7. John Jenkins 6-4 185 SG Vanderbilt Jr.
He’s the class of the draft in terms of three-point shooting, converting 44% on almost 9 three-point attempts per game. He’s been over 40% through the course of his three-year collegiate career, displaying the reliability and consistency that helps assure his value as a potential first rounder. With strong instincts on the perimeter, Jenkins uses pump fakes and screens to effectively create separation needed for a clean look at the rim. His lack of athleticism or quickness makes the JJ Redick comparison an accurate one.
8. Evan Fournier 6-7 190 SG/SF France 1992
Fournier is an advanced scorer for his age thanks to impressive scoring instincts, crafty ball-handling and the strength required to absorb contact and finish. Attacking the rim, he’s agile and displays body control when operating in traffic. Fournier has size to go along with valuable experience playing pro ball in Europe, and remains the lone international prospect worthy of first round consideration. He will have until June 18 to keep his name in or withdraw.
9. William Buford 6-5 185 SG Ohio St. Sr.
Buford is a shot-maker, and that’s how he’ll be used at the next level. He’s a nice complimentary scoring option for a second unit that could use some firepower at the off-guard slot. He fits the physical profile for a shooting guard with the fluidity to man the wing. He could end up being a steal considering his maturity as a player and readiness as a prospect.
10a. Khris Middleton 6’7 215 SG Texas A&M Jr.
Middleton’s refined midrange game and excellent size for a guard are his most coveted NBA qualities. While he currently lacks the quickness or one on one skills to threaten a defense off the dribble, Middleton provides his point guard with a safe option running off curls in the half court. He struggled in his junior season, but is an excellent shooter and could end up one of the draft’s sleepers in the second round.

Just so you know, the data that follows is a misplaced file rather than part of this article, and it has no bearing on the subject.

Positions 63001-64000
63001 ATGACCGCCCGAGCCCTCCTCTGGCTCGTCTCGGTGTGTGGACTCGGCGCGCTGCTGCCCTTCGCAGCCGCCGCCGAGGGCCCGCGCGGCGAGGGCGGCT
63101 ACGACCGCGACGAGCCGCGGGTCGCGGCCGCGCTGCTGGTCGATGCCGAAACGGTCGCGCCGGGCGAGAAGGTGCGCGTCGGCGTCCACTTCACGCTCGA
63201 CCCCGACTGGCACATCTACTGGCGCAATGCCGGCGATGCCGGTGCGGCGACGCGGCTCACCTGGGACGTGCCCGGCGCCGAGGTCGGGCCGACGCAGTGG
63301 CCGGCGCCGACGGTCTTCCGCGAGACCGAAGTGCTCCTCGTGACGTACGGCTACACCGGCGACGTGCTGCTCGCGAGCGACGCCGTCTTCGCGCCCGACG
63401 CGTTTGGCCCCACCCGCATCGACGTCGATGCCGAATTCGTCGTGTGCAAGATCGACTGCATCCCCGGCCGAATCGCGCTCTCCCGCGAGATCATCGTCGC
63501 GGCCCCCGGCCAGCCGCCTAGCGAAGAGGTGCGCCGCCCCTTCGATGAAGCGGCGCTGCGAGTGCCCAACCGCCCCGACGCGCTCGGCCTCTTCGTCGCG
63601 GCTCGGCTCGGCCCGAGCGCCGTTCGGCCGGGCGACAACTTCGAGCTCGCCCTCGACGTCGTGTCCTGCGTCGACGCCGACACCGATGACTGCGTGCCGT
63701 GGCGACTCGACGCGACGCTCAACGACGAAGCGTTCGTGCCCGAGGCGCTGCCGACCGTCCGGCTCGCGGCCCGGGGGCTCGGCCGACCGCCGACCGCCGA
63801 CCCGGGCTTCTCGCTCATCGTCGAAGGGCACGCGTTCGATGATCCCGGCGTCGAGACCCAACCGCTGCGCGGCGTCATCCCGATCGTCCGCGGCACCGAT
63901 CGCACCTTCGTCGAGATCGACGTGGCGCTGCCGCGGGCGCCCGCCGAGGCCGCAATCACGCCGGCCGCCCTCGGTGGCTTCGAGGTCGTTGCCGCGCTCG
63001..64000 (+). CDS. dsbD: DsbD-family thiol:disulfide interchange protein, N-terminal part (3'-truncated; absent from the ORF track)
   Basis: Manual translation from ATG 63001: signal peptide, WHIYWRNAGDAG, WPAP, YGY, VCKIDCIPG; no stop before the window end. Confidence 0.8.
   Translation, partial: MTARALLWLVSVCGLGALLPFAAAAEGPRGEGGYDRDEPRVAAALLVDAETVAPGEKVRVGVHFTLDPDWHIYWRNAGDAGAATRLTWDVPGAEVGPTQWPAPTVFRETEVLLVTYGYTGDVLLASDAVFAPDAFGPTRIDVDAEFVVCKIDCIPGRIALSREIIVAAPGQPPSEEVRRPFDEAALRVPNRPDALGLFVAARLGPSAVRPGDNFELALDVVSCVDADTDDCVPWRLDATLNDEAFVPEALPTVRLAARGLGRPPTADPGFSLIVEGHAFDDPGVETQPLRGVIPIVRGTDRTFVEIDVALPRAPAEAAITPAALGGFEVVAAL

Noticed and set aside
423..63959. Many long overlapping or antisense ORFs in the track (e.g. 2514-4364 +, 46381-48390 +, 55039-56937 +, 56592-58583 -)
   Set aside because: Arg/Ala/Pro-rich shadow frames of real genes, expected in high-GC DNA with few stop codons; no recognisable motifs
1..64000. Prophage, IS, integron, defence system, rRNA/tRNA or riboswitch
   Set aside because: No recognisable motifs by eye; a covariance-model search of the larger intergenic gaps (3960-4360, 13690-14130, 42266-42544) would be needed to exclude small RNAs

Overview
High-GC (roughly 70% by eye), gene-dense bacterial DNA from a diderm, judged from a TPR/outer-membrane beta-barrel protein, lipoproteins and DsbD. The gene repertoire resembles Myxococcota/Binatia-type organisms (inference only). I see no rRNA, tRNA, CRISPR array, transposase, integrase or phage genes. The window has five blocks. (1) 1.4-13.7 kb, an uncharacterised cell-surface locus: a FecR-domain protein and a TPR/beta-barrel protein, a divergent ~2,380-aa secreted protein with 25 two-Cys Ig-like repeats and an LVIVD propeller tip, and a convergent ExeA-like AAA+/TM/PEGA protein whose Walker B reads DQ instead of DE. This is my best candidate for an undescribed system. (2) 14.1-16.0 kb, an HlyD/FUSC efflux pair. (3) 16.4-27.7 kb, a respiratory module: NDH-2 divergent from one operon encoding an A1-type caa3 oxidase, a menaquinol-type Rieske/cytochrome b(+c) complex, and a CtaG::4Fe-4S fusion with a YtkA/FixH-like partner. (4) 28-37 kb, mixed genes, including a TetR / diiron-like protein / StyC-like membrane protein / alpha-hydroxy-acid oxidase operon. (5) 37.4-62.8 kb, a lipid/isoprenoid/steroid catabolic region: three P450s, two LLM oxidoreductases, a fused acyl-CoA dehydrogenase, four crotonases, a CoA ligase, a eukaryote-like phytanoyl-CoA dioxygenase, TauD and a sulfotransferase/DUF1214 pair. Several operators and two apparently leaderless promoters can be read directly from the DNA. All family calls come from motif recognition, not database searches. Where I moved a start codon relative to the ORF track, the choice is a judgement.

10b. Will Barton 6’6 180 SG Memphis So.
Barton has the athleticism and length that could make him a difficult guard to contain off the ball. He shot a respectable 34% from downtown, and showed a soft touch slashing towards the rim. He led the nation for guards in rebounding, the thing he does best, with 8 per game. However, Barton is seriously lacking in strength for a two-guard, which will make it more of a challenge for his game to be as effective at in the pros as it was in college.
Honorable Mention: Chris Allen 6-4 185 SG Iowa St. Sr., Kent Bazemore 6-6 190 SG Old Dominion Sr, Carlon Brown 6-4 216 SG Colorado Sr., Jason Clark 6-2 170 PG/SG Georgetown Sr., Jared Cunningham 6-4 190 SG Oregon St. Jr., Nihad Dedovic 6-6 190 SG Barcelona (Bosnia) 1990, Marcus Denmon 6-3 185 SG Missouri Sr., Dion Dixon 6-3 190 SG Cincinnati Sr., Kim English 6-6 200 SG Missouri Sr., Kyle Fogg 6-3 190 SG Arizona Sr., Chris Johnson 6-5 194 SG Dayton Sr., Darius Johnson-Odom 6-2 215 SG Marquette Sr., DeQuan Jones 6-6 195 SG/SF Miami Jr., Devoe Joseph 6-3 180 SG Oregon Sr., Kyle Kuric 6-4 190 SG Louisville Sr., Ramone Moore 6-5 189 SG Temple Sr., Kevin Murphy 6-6 185 SG Tennessee Tech Sr., Hollis Thompson 6-7 181 SG Georgetown Jr., Charlie Westbrook 6-4 196 PG/SG South Dakota Sr.